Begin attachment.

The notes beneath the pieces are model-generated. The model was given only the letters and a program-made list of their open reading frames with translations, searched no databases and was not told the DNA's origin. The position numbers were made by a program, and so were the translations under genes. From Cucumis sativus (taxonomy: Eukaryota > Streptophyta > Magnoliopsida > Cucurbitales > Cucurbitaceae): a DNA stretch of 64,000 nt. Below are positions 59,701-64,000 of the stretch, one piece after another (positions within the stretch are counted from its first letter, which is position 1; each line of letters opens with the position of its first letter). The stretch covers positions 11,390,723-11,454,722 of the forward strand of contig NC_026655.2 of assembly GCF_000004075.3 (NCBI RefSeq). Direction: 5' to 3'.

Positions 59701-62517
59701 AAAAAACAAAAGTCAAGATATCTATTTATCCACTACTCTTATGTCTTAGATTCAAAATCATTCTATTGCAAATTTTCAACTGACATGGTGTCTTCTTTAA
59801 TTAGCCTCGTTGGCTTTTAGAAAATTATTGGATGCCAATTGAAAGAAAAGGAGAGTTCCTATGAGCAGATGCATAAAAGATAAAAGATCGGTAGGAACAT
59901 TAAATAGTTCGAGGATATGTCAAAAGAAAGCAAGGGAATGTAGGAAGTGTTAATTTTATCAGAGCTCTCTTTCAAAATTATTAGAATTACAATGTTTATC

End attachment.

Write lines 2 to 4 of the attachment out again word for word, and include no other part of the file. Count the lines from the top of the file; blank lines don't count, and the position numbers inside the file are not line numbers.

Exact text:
Positions 59701-62517
59701 AAAAAACAAAAGTCAAGATATCTATTTATCCACTACTCTTATGTCTTAGATTCAAAATCATTCTATTGCAAATTTTCAACTGACATGGTGTCTTCTTTAA
59801 TTAGCCTCGTTGGCTTTTAGAAAATTATTGGATGCCAATTGAAAGAAAAGGAGAGTTCCTATGAGCAGATGCATAAAAGATAAAAGATCGGTAGGAACAT